How to Revitalize General Aviation
There is an easy way to make existing airplanes more valuable and get pilots flying more: make them easier to upgrade.
By Robert Goyer / Published: Mar 26, 2013
As the Part 23 rewrite proceeds, it has become more and more clear that the light airplane segment needs a boost, and rethinking how we certify airplanes is a good place to start, though it might not be the best place.
The problem is obvious to anyone in the market for a new set of wings. Prices of new airplanes are out of reach for most potential buyers, and existing airplanes suffer from outdated avionics that are often too costly to replace, as in many cases the cost to overhaul the panel outstrips the value of the airplane.
If we could make our retrofit avionics more capable, less expensive and easier to install, it would transform the used marketplace and invigorate the training, maintenance and aftermarket industries at the same time.
At the Aircraft Electronics Association convention in Las Vegas today, Garmin announced its lineup of avionics for amateur-built aircraft, and it was an eye opener. See my story on the basics of those new products.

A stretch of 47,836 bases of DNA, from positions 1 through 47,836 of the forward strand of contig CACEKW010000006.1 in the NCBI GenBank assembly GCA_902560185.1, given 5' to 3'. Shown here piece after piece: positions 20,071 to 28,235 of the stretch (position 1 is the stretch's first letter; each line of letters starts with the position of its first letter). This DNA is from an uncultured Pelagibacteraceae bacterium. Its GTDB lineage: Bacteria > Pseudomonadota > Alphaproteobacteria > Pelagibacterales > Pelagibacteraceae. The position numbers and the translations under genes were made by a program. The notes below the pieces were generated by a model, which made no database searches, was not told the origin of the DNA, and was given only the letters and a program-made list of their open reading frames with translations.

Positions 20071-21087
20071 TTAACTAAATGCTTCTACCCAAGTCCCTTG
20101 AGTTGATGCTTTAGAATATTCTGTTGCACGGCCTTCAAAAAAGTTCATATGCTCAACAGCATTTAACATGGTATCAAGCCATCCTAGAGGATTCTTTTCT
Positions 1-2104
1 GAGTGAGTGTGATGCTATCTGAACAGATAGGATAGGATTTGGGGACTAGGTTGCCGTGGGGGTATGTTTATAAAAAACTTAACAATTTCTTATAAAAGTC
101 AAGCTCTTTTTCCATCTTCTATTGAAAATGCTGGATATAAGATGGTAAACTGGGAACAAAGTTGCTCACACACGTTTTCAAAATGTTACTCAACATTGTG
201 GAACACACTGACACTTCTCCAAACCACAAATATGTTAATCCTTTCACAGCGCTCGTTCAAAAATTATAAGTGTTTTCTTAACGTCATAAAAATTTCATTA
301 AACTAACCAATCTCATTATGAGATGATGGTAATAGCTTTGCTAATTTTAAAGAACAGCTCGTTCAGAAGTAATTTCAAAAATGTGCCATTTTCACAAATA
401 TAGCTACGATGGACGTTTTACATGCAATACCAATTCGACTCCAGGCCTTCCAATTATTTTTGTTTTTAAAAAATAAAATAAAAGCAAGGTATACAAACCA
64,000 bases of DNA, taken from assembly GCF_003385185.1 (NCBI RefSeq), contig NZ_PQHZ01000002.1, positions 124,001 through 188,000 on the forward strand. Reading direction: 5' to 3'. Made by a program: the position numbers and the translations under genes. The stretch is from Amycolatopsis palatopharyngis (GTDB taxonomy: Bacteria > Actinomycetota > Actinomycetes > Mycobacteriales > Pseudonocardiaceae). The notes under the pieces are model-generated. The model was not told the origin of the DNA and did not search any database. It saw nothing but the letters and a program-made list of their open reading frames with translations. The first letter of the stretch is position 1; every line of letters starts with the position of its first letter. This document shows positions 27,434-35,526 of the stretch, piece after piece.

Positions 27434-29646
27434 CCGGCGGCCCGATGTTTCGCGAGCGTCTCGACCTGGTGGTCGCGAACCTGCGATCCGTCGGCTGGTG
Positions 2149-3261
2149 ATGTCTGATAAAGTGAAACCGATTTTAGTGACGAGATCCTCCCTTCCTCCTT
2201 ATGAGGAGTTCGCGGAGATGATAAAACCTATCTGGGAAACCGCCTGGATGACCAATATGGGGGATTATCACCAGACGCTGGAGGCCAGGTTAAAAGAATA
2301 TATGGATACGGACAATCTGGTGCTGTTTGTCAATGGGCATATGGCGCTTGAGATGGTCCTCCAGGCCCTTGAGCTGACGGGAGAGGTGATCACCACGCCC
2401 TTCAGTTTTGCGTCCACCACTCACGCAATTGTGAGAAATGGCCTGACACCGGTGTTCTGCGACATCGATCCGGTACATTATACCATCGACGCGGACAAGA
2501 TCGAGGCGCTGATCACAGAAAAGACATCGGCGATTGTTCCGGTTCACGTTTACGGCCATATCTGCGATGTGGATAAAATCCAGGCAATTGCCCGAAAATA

In short, what Garmin has done is create a suite of products for the homebuilt world at price points that make pilots of certificated airplanes drool. The reason that Garmin was able to create a lineup of such products and do it in record time is that the certification part of the equation was eliminated from the process. Moreover, those products interface with each other, giving pilots the ability to add new capabilities as they go instead of having to do it all at once.
I won’t mince words. The issue is with the FAA and its outdated sense of safety criticality. By making the certification of aftermarket avionics so complex and time-consuming, the FAA has created a negative safety outcome. What’s safer, I ask, a mid-1960s vintage single with avionics that are crusty, unreliable, poorly conceived (though state-of-the-art in the day) and that offer very poor situational awareness or a mid-1960s vintage airframe single with affordable and modern digital aftermarket avionics and engine monitoring? It’s an easy call. For light airplanes — let’s say 6,000 pounds or less — substantially lower avionics certification standards could dramatically improve the safety capability of the fleet.
Exactly how that might be done is being haggled over in FAA Part 23 working groups right now. We would encourage the FAA to err on the side of technology instead of bureaucracy, something it did when it adopted LSA. The progress it makes with avionics certification modernization would quickly dwarf the good impact of LSA on the state of light GA.
I know that propulsion is a big issue, as well, but that’s a subject for a different time and one that requires solutions that are not mature or that don’t yet exist.
With avionics, it’s an easy and quick fix. Making retrofit avionics easier to get in existing airplanes would quickly create a marketplace in which existing airplanes that are high in potential value would be able to realize that value.